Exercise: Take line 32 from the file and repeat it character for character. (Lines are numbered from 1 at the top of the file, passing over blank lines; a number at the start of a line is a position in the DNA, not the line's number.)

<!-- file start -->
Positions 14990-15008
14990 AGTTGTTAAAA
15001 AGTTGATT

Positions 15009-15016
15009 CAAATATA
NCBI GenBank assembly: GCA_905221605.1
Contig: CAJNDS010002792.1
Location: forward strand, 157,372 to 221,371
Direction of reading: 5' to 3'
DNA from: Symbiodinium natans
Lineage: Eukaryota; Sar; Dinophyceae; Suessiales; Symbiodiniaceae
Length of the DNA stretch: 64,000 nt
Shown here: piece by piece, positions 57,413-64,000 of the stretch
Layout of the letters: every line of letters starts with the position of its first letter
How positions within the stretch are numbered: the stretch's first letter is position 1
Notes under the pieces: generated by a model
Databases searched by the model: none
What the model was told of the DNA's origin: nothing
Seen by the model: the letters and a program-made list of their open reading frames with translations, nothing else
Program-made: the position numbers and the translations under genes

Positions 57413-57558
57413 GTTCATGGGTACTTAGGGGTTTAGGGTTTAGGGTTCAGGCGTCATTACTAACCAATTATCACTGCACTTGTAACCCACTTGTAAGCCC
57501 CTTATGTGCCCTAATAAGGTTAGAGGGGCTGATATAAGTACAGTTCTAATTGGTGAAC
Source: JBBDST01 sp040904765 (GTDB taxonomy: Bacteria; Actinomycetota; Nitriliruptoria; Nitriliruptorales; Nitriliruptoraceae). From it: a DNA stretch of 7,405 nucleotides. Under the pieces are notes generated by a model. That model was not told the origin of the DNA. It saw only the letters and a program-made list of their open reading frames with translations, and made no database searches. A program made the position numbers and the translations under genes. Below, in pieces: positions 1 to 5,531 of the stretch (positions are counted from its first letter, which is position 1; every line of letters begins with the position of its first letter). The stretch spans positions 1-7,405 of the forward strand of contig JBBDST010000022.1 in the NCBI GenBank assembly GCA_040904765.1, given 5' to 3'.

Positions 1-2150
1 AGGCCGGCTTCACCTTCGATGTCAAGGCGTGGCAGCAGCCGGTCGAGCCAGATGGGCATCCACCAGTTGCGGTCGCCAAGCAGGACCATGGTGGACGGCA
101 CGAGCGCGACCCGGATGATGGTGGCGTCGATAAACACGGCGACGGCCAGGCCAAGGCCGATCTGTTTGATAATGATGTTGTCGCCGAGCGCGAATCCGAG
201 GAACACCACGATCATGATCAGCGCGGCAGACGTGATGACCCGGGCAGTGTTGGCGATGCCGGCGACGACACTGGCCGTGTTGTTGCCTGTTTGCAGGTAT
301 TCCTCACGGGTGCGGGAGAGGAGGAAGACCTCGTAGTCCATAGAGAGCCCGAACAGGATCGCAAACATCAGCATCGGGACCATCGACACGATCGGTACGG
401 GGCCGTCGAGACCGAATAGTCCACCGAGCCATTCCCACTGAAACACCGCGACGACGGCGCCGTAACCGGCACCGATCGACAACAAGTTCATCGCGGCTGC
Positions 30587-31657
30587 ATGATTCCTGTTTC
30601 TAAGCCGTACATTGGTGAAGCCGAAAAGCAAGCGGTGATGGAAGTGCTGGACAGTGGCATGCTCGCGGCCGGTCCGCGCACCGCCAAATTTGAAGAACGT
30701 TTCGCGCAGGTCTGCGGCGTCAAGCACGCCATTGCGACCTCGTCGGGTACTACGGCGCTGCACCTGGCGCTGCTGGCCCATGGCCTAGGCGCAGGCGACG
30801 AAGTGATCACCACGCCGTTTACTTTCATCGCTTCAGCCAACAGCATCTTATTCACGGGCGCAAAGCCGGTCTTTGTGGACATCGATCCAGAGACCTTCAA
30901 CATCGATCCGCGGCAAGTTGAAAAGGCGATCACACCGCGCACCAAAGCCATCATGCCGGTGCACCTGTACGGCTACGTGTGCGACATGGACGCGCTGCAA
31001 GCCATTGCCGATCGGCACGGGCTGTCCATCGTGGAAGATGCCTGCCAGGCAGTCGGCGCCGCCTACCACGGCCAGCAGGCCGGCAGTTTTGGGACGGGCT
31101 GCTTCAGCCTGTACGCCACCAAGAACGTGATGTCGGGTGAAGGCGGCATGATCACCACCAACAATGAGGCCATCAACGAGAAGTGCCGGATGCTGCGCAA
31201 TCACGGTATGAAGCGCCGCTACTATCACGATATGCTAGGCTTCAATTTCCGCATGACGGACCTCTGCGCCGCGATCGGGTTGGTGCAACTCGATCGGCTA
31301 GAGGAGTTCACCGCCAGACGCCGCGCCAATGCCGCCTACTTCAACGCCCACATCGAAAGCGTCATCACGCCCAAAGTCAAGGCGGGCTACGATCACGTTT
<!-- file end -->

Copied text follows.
30587 ATGATTCCTGTTTC